Seeing past the differences: having an understanding of the LGBT community

Im not here to start a political argument or to have some type of an agenda behind this post. Since, I know that the USA political party conventions are going on now. This post is just to show how much I grown as a person throughout my travels. From someone who was homophobic to someone who now has compassion towards this community’s struggles. I’m a straight guy so I know I will never fully understand what this community goes through but at least I have a small idea of the issues. Please read this post with an open mind.

The rainbow flags photo courtesy of Hugo Morel

After exploring London for a little bit more, nightfall came by quick. I wanted to explore the neighborhood my Airbnb was in a little bit more. The more I walked around, the more rainbow flags I saw. It was clear that this neighborhood, Soho had a theme of sexual freedom. From the restaurants that look like sex shops to the actually sex shops. I was definitely glad that I traveled without kids because that talk about the items at the stores would had been awkward.

A random person in Soho photo courtesy of Hugo Morel

Back to the exploring, the music blasted loud from the buildings. People were enjoying their night. I was taking photos and this person in the photo above showed up. I still have no idea who they are. Either way, the place was really alive. It was as if, the sun never came down. The people acted like tomorrow was not monday.

A gay sex shop photo courtesy of Hugo Morel

I took a picture of a sex shop like it was normal. Before being around this type of environment would had made me very uncomfortable. It’s crazy how much I changed. Growing up in the San Francisco Bay Area, most people would think we would not be homophobic. However, it’s the opposite. Homophobia runs deep in the Bay Area. Especially within the Hispanic and Black communities. We used to avoid going to the Castro district in San Francisco. We would jokingly say don’t pick up money in the streets of the Castro district. Even mocking the community with offensive slurs. It wasn’t until I traveled to the Middle East that my eyes opened up. I mentioned it before in another post. One of my friends in Dubai was gay. He was one of the people that showed me around dubai. After sitting down and have a conversation, I learned the issues the LGBT community goes through. In the Middle East, being gay can get you killed if you are caught. In the west, it’s not that extreme. However, I had heard stories from people being jumped just for being LGBT. So, the issue is still there.

The neon bikes photo courtesy of Hugo Morel

I know there’s not much I can do to change the minds of grown adults. However, at least I can change the minds of the people around me. One conversation at a time. Being comfortable in this neighborhood was a reflection of my personal growth. People are people regardless of who they are and what they are into. Hopefully, one day everybody can live in peace and without fear.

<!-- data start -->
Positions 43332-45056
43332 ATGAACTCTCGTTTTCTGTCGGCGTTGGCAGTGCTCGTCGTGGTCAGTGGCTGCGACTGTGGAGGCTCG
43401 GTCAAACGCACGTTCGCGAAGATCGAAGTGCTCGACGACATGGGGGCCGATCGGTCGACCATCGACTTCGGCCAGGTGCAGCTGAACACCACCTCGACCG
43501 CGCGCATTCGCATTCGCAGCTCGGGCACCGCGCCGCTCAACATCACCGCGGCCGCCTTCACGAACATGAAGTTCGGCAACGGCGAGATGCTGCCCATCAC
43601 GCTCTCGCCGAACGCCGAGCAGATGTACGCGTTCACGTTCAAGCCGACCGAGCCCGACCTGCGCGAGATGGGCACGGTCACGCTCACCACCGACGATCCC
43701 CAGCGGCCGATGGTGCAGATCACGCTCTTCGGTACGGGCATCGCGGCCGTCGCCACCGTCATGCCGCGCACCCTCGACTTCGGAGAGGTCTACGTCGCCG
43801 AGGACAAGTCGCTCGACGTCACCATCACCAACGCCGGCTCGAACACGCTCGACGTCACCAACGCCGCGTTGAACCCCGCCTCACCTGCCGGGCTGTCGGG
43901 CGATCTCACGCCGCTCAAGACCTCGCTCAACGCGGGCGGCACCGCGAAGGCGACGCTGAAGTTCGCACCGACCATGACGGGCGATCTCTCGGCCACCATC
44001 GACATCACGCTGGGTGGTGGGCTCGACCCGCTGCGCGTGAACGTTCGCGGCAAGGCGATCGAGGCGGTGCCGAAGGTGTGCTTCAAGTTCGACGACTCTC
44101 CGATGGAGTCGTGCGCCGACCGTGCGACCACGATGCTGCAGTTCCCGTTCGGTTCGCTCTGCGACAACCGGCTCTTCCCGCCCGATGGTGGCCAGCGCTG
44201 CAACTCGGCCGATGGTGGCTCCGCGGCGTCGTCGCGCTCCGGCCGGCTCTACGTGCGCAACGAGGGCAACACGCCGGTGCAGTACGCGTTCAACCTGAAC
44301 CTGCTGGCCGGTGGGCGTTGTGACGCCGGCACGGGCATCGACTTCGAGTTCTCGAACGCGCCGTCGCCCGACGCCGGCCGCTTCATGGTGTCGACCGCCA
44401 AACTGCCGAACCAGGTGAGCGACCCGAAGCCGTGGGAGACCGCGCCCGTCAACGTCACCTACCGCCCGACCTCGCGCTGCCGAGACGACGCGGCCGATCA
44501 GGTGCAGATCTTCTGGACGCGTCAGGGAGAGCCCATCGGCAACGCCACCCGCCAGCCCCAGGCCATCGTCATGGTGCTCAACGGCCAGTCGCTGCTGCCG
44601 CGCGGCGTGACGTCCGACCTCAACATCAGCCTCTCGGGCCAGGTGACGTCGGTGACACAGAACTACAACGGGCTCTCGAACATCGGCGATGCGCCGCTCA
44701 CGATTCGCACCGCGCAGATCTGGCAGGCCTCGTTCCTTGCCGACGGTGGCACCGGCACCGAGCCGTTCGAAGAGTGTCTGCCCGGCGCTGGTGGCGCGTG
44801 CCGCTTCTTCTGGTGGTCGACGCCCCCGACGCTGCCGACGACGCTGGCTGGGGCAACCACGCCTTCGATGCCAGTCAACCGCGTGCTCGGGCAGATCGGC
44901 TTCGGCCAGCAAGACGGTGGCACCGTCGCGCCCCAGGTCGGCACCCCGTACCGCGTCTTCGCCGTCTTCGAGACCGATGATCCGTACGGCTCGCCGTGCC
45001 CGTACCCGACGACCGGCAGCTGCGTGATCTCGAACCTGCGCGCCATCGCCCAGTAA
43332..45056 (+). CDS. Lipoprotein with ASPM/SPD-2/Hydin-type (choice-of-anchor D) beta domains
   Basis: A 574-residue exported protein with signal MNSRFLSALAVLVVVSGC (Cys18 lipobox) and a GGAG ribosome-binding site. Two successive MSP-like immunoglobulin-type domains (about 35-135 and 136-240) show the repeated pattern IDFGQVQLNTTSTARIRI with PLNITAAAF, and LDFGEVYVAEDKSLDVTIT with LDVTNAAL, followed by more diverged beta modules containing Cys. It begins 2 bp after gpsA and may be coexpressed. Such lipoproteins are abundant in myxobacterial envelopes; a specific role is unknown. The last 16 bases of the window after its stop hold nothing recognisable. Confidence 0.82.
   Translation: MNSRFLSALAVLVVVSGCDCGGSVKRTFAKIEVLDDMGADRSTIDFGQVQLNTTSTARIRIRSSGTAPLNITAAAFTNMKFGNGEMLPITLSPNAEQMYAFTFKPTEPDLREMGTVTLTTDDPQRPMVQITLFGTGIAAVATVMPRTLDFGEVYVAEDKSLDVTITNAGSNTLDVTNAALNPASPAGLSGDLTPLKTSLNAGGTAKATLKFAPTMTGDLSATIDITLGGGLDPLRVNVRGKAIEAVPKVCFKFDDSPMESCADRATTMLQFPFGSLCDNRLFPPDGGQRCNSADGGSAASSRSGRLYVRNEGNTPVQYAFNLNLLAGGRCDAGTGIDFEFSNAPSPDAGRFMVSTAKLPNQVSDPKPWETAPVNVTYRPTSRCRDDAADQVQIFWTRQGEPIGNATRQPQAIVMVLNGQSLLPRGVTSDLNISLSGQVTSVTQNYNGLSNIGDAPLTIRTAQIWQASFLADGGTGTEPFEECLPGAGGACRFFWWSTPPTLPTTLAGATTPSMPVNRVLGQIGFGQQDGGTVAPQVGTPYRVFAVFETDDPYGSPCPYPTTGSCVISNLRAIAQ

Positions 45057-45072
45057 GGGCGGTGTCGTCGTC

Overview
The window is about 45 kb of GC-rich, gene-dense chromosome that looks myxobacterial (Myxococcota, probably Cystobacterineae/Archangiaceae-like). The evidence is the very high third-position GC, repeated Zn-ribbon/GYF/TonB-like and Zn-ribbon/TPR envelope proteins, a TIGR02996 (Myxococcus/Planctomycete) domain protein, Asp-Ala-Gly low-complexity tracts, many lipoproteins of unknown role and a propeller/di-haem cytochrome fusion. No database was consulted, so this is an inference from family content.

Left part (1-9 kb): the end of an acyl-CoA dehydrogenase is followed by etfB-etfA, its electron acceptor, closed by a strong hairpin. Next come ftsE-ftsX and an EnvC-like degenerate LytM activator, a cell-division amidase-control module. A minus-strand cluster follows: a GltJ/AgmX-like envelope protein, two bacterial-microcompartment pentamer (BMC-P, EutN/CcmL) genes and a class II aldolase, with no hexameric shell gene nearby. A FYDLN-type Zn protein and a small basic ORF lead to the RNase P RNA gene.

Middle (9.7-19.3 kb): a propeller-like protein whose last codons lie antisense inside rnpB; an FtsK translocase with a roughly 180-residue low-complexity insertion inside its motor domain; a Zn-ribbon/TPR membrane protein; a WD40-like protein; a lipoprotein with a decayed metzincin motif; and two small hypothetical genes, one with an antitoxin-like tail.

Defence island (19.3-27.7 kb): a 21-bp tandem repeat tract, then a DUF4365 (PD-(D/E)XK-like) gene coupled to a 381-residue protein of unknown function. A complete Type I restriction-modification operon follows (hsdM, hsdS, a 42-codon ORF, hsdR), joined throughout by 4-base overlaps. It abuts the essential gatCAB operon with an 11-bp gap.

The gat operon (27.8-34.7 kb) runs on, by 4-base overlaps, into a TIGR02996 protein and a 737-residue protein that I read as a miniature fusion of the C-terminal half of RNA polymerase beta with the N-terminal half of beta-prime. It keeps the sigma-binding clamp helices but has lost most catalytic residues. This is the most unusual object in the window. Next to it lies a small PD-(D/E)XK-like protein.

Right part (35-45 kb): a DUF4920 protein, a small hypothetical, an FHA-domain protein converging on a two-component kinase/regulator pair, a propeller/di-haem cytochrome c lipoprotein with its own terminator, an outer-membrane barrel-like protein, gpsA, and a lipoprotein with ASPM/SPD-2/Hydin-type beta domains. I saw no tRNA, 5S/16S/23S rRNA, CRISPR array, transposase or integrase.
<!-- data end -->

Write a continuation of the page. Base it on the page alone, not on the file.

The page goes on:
Thank you so much for reading! Stay safe everyone! Wash your hands! Much Love!

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13 thoughts on “Seeing past the differences: having an understanding of the LGBT community

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  1. Actually, you can change adults/ If it won’t be possible, we won’t achieve that much progress in the fight for LGBTQ rights, as we did. We won’t be able to legalize gay marriages. Several year ago I receive a huge feedback from the people who were silently reading my posts, never commenting, but day by day, post by post theur mindset was changed.

    1. Yes very true! I should have used better words. Everything post or anything small helps. Thank you for reading and your input towards the fight of equality. I can tell you are a good-hearted person!

  2. I’m glad you’ve been able to shift your perspective.

    I just re-watched the movie “Brokeback mountain”. For me it is one of the most powerfully tragic yet beautiful love story movies made. In talking about it to a male friend , he said that although he wasn’t homophobic , he couldn’t watch a movie of two men in love. Sadly, many people are that way rather than being able to celebrate two humans managing to fall in love, no matter what gender.

    1. It took alot of growth but i’m glad I see the world differently including the people. I can somewhat understand your friend. It is difficult for straight guys to watch a romance movie. Unless it has some comedy or some type of action. However, what the movie stands for is very powerful. I watched to have a better view of the LGBT community.

      1. I understand. And my take on the movie was that Jake’s character was probably bi-sexual hence is need to go to Mexico to have sex with guys. But I saw Heath’s character as just a man who fell in love with another human….it wasn’t that he was male and Heath’s character was drawn to sex with a man, but that he fell in love with the person. Ultimately, to me….that is what love is about….human to human.

      2. i actually never looked at it that way. It is just humans falling in love with humans. I just saw them as gay or thinking about being gay. I have to rewatch the movie. I’m sure there is a lot I missed.

      3. Oh…and PS…my male friend watches many romances….so it was more the issue of two men being romantic that was off putting to him…but he denies being homophobic.

  3. I would say that Soho, Earls Court and possibly South Kensington are places of safety for fringe communities in London. They each have a steady theme of gender tolerance. Soho has always within my memory been the ‘red light’ district of the City, and there was a thriving community of gay people in Earls Court (including two of my relations) when I was last there. Great places to be!

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